In order to induce long lasting remission of immune mediated disease two important factors need to be in place. We need to have some control over the inflammatory environment, which means we need to understand what are the factors in your diet and in your life and possibly in your body that are promoting inflammation. So we need to basically identify and remove triggers, immune triggers, inflammatory triggers, or anything that’s perturbing normal immune function in your body. And we need to boost the frequency and the function of regulatory T cells. Those are two extremely important factors, in understanding and addressing health in somebody who has the autoimmune mechanism present or auto immune disease. Here is an image for those of you that like a little bit more technical detail. So in all autoimmune disease there is an imbalance between the T cells that are capable of causing problems and contributing to auto immune disease. So these includes a Th1 one a which produce interferon gamma, the T follicular cells which produce interleukin 21, and Th17 which produce interleukin 17 and 22. These interleukins, when I’ve talked about inflammatory chemicals, inflammatory messengers, these are some of the specific ones. There is an imbalance between the T cells that cause inflammation and autoimmunity and T regulatory cells. So there needs to be a balance between the T regs and the T cells. Some of the things that essentially knock the balance or have a negative effect on healthy T regulatory cells or an unhealthy stimulatory effect on T cells include, our genetic background we may be predisposed towards having unhealthy immune reactions. They certainly include environmental factors, that might include something like smoking or low levels of vitamin d. It can include exposures to toxins having a poor quality or inflammatory diets or having inappropriate reactions to even healthy foods in your diet.
It can certainly include infection, in my opinion, most often does. A lot of the research around autoimmune diseases, very focused on bacteria and viruses, even though it is a little bit more complex than that. It can includes a history of antibiotic use and it can also include imbalances in the microbial ecology in the gut, so unhealthy populations of bacteria and viruses present in the body. These are some of the things that predispose or promotes inappropriate, aggressive inflammatory responses from the T cells a and the B cells, and also promote an imbalance between the T regulatory cells and the pro inflammatory T cells. They can in fact set up a cycle where T regulatory cells us suppressed by some of the chemical messengers that are produced by the immune system. Or it can just create what is essentially a forest fire that gets out of control. There is so much inflammation present after a little while because there is so much stimulation of inflammation by these environmental factors that the regulatory part of the immune system is overwhelmed and unable to respond to appropriately.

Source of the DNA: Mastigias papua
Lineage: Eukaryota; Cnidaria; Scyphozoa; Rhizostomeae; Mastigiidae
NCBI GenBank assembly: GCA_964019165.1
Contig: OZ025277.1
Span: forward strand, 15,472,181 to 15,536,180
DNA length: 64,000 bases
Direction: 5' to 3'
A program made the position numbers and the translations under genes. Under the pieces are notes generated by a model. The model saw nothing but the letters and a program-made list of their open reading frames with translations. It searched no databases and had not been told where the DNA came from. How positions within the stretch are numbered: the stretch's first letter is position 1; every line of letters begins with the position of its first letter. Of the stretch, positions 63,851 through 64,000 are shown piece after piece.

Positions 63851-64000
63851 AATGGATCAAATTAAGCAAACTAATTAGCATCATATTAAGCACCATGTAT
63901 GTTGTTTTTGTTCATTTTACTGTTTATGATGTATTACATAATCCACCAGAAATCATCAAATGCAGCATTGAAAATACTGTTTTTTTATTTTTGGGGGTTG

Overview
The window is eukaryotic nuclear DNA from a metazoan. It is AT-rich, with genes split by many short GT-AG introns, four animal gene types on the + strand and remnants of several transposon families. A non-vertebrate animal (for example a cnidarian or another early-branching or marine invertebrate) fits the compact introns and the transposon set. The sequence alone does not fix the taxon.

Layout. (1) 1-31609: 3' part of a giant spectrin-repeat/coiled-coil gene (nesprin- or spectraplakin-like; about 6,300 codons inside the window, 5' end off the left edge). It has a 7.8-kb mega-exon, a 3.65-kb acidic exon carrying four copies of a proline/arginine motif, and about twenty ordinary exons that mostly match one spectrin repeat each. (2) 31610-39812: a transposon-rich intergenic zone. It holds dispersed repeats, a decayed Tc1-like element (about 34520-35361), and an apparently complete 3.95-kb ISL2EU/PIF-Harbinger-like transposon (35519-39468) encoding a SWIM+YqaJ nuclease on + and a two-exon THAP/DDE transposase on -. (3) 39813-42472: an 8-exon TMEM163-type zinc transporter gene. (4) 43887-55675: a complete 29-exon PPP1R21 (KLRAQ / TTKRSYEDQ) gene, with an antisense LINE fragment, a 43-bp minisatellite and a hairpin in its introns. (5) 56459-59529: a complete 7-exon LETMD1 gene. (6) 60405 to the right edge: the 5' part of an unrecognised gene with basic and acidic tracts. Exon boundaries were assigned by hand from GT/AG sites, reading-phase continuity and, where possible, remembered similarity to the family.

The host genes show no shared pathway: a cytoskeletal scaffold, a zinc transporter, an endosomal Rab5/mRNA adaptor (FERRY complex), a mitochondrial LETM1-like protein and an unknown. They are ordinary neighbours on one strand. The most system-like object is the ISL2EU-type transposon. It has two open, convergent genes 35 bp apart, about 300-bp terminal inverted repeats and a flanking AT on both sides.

One of the, I think important points of course is that each autoimmune disease is distinct and separate and by each disease I don’t mean each of the 80 diseases or 156 diseases, I mean each individual person with the disease. You with celiac and me with celiac, even though we have two very different experiences of celiac disease, but also mechanisms that play in the body, me with celiac and you with rheumatoid arthritis or me with celiac and you with ankylosing spondylitis, any of the auto immune diseases. We have very, very different presentations of illness, but may with celiac or you with celiac, or me with celiac and you with rheumatoid arthritis, there are very specific or overlapping mechanisms that are common to all of us. That is the reason that I think it’s really important to understand these basic mechanisms of immunology.
- How does The immune system work? 2. What goes wrong in the immune system that helps us or lead us to developing autoimmune disease in the first place? 3. Why does that happen? I’ve touched on a couple of the factors about why does that happen here, but of course I’m going to be talking about that in more depth and in my next video I’m going to be talking about genetic predisposition and the genetics that are involved in ordering. So that’s a wrap on the basics of the immune system and what goes wrong when you have autoimmunity. I hope you’ve enjoyed this video. Thanks for watching and stay tuned for video three.